An Interpersonal Behavioral Framework for Early-Career Engineers Demonstrating Engineering Leadership Characteristics Across Three Engineering Companies

Open Access
Handley, Meredith Holland
Graduate Program:
Workforce Education and Development
Doctor of Philosophy
Document Type:
Date of Defense:
April 17, 2017
Committee Members:
  • William J Rothwell, Dissertation Advisor
  • William J Rothwell, Committee Chair
  • Edgar Paul Yoder, Committee Member
  • Wesley Edward Donahue, Committee Member
  • Albert Vicere, Outside Member
  • Leadership
  • Engineering
  • Emotional Intelligence
  • Interpersonal
  • Engineering Leadership
  • Professional Skills
  • Engineering Management
  • Early-Career Engineers
  • Interpersonal Framework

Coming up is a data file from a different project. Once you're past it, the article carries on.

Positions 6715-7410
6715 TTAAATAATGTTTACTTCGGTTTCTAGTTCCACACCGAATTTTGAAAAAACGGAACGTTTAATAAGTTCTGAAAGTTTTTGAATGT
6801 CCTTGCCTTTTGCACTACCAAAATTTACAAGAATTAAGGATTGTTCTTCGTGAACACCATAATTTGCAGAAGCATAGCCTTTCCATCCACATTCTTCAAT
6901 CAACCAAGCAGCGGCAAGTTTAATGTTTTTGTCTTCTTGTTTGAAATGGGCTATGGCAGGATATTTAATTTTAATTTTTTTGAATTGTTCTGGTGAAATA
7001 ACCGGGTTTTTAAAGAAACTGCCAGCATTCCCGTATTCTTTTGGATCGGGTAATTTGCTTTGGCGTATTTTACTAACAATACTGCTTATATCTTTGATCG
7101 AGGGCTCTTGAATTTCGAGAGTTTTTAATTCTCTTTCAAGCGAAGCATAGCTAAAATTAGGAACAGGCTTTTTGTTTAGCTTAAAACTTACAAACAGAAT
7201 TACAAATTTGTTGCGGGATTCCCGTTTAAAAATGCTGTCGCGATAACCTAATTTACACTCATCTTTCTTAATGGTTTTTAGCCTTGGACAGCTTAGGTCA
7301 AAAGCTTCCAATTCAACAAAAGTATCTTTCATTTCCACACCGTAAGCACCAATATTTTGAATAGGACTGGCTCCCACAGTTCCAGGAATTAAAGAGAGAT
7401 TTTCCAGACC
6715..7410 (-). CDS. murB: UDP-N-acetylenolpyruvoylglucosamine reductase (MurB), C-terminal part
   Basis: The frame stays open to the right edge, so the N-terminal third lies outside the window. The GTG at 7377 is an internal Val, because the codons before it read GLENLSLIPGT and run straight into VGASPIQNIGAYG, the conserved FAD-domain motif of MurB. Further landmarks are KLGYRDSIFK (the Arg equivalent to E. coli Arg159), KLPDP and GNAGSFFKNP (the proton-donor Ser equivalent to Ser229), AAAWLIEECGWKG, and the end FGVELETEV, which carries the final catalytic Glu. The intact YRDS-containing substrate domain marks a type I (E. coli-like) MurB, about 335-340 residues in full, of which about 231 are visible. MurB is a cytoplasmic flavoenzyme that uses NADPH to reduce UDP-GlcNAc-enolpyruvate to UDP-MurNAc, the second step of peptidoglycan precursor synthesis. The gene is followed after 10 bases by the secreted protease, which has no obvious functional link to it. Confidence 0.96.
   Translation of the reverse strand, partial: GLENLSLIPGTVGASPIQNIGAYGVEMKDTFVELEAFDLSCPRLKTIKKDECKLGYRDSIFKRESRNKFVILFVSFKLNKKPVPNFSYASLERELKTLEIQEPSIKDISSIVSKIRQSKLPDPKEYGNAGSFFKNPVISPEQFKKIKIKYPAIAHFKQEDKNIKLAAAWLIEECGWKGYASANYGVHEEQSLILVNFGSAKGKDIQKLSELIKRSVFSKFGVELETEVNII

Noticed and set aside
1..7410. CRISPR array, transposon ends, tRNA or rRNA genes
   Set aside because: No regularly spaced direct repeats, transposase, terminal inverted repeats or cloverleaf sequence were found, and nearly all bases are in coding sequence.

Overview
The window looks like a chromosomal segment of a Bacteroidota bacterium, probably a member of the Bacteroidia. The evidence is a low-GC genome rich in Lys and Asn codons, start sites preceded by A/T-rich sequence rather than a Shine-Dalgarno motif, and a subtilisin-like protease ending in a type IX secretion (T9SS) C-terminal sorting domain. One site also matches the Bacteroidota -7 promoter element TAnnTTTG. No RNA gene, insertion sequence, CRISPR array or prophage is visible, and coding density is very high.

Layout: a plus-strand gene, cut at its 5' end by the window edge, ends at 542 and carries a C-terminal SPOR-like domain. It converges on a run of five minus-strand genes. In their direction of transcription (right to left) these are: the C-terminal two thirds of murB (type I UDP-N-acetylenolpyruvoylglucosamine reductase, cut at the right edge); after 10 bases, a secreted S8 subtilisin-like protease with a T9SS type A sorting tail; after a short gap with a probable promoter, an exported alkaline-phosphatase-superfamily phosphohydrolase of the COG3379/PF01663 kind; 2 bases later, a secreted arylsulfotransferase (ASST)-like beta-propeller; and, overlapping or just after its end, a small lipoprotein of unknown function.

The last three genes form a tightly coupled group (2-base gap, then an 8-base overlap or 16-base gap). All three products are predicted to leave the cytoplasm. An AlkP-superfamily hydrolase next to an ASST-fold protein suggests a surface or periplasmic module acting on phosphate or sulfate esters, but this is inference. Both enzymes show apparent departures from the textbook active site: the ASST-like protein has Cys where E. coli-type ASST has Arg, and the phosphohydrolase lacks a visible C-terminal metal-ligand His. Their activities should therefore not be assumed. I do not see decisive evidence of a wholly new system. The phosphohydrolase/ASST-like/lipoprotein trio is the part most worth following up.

National organizations such as the National Academy for Engineers and the accreditation bodies like ABET are increasingly stressing the importance of leadership in engineering education. Since 2000, with ABET’s updated curriculum requirements, and NAE’s Engineer of 2020 report, engineering educators have struggled to figure out a way to fit leadership into already packed curriculum (NAE, 2004). Engineering leadership programs and research on the subject emerged. Engineering leadership research has evolved from describing effective practices in the classroom for engineering leadership knowledge development to empirical studies attempting to define the concept of engineering leadership. Findings suggest that traditional notions of leadership do not sit well with engineers (Rottmann, Sacks, & Reeve, 2014). One aspect of traditional leadership theory and development includes the importance of interpersonal competencies. Interpersonal competencies have been identified in recent research focused on the construct of engineering leadership (Cox, Cekic, Ahn, & Zhu, 2012; Hartmann, Stephens, & Jahren, 2015; Rottmann et al., 2014). However, the interpersonal behaviors associated with engineering leadership have not been explored. This study explores the behaviors associated with interpersonal competencies of engineering leadership during the early-career stage. This qualitative study describes the interpersonal behaviors that are important for demonstrating engineering leadership during the early-career stage. A qualitative approach, utilizing in-depth interview techniques, was utilized due to the need for an exploratory analysis of interpersonal competencies within the context of engineering. Nine engineering leaders across three large engineering firms participated in in-depth interviews to produce four engineering leadership characteristics important for early-career engineers and six interpersonal behavioral themes. Findings also focus on the importance of technical knowledge and abilities and generational stereotypes that impact leadership and interpersonal competencies within the engineering context. The results from this study suggest a framework for interpersonal behaviors associated with engineering leadership and relate to Emotional Intelligence. Findings from this study help to inform Human resource professionals, engineering managers, and engineering educators as to the interpersonal behaviors that are important for engineering leadership at the early-career stage and can help to inform training programs, coaching techniques, and engineering leadership curriculum.